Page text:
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Blockers, for me, was always going to be one of those movies you saw advertised at the cinema and say "that looks pretty funny, I'll go and watch that," and then never do. The opportunity for me to actually go and watch it arose from a spontaneous day out with some friends recently.
Considering the only other movie we wanted to see was A Quiet Place, we opted for Blockers, as we'd been to an all-you-can-eat restaurant, and would need precisely zero help in crapping ourselves.
The premise behind the Kay Cannon-directed comedy is remarkably simple; three high school friends, Julie, Kayla and Sam, make a sex-pact to lose their virginities on prom night. Upon discovering this pact, their parents set out to stop them by any means necessary.
The trio of parents who are on the cock-blocking mission is made up of John Cena, who plays muscle-bound softy Mitchell, Leslie Mann, who takes on the role of over-protective single mum Lisa, and Ike Barinholtz, as the party-loving outcast Hunter. Each one has some great standout moments both for comedy and for character development.
The variety of humour on display is worthy of commendation, ranging from your standard one-liners and witty retorts to the more outlandish, increasingly ridiculous physical scenarios, most notably where Cena finds himself in a very different kind of "chugging" contest.
For as much as I liked the look of Blockers from its trailers, I feared that all the best moments had already been advertised, as is the norm for most film promotions these days. It came as a refreshing surprise that this wasn't the case this time around; there are plenty more laugh-out-loud scenes to be had that aren't advertised.
What was also great to see was that the film didn't shy away from developing the parents and the teens as their own person. Each one of them is given enough screen time to show you their reasoning behind their actions as well as an insight into them as individuals. It becomes less about the girls losing their virginities and more about them discovering themselves, both for their aspirations for the future and as young women, and the parents' struggling to understand and accept that, despite their hearts being in the right place.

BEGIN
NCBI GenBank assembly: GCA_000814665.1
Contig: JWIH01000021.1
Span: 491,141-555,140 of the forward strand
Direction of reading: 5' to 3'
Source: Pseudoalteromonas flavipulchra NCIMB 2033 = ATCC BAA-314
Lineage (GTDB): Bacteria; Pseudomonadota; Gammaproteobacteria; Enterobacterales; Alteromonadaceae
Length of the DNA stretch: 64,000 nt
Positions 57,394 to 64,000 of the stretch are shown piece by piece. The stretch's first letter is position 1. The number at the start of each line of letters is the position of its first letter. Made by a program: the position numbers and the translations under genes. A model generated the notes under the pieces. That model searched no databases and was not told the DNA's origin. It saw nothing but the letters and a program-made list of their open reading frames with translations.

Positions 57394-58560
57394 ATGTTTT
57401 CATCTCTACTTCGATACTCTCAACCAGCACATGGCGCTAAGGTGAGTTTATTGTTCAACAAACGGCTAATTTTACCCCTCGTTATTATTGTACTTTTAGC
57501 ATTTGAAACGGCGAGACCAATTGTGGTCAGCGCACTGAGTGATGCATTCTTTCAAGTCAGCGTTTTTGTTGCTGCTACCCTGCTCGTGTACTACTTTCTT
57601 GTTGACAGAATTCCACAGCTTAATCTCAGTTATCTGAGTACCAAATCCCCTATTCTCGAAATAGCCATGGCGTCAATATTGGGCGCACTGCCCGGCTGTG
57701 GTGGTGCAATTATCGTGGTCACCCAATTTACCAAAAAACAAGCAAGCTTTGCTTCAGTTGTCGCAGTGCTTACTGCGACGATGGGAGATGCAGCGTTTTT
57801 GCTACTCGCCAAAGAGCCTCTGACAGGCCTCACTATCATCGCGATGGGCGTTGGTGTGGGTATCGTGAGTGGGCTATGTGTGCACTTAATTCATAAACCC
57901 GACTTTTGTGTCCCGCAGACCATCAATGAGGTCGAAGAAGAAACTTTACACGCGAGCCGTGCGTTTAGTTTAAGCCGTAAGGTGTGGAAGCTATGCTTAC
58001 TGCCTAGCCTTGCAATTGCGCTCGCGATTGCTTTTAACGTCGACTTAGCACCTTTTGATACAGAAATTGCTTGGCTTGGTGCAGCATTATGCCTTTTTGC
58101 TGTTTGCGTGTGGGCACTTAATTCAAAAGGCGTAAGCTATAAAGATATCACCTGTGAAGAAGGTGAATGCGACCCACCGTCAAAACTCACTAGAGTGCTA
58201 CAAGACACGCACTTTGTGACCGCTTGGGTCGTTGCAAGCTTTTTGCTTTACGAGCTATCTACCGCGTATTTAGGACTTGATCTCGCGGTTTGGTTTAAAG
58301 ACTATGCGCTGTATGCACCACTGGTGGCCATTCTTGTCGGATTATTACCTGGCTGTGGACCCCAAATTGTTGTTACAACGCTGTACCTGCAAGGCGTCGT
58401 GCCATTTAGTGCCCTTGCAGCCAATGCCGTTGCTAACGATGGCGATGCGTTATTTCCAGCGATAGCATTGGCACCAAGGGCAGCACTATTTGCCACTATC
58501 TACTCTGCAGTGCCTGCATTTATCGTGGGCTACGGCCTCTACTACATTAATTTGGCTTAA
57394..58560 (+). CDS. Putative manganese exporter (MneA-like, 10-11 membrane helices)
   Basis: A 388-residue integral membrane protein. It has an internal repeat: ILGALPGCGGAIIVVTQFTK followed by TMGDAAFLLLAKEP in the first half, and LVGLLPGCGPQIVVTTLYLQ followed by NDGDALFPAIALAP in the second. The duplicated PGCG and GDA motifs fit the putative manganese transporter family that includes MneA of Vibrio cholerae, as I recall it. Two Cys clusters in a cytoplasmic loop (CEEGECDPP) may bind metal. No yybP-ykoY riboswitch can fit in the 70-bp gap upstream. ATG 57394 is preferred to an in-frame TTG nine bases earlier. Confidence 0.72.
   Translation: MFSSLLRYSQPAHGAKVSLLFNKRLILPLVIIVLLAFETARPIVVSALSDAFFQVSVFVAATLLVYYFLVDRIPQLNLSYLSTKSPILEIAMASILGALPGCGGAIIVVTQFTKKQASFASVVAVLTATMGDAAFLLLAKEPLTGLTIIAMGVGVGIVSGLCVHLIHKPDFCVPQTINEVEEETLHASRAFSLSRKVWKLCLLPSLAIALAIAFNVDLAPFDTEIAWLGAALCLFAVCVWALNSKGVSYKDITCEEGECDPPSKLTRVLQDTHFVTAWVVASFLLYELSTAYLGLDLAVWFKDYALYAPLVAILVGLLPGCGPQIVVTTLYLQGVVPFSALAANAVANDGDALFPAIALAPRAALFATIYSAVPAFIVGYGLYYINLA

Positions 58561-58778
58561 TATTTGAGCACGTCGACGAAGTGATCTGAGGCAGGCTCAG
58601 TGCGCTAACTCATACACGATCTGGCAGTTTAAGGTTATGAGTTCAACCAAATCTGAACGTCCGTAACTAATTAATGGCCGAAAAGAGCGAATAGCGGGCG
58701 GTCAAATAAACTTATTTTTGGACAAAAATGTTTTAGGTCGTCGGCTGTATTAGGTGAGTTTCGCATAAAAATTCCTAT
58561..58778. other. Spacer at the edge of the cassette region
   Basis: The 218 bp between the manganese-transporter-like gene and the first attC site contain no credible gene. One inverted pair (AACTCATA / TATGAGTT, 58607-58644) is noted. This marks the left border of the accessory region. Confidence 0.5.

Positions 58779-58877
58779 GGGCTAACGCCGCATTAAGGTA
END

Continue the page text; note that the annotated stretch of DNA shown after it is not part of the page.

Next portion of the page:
While none of the humour felt particularly forced, there were a couple of more tender moments, especially when Hunter reveals why he cheated on Sam's mother, that felt a bit undermined as they were swiftly kicked to the side by a follow-up gag. It doesn't break the movie by any means, but it detracts somewhat from these characters feeling like real people.
Another great decision by director Kay Cannon was to use the scenario of teens trying to lose their virginities on prom night to challenge double standards in our culture, particularly surrounding the roles of women in society and the idea of them having sex takes away their innocence. It's a bold move, especially from a woman in her directorial debut in a male-dominated industry, but it's a good one that ultimately pays off. She and the characters in her movie are well aware of the society around them and use it to their advantage.
What makes Blockers truly great is the strength of the writing and the performance of all six of the main characters. They each play their characters convincingly and all get the payoff they deserve come the films' conclusion.
It ends up being perhaps better than it should be, but that's very much a good thing. If a film with the same premise was released even ten years ago, it wouldn't have been the smartly written, wickedly funny and surprisingly enlightening treat that we got in 2018. For me, Blockers is one of the most well-rounded and satisfying comedies I've seen for years.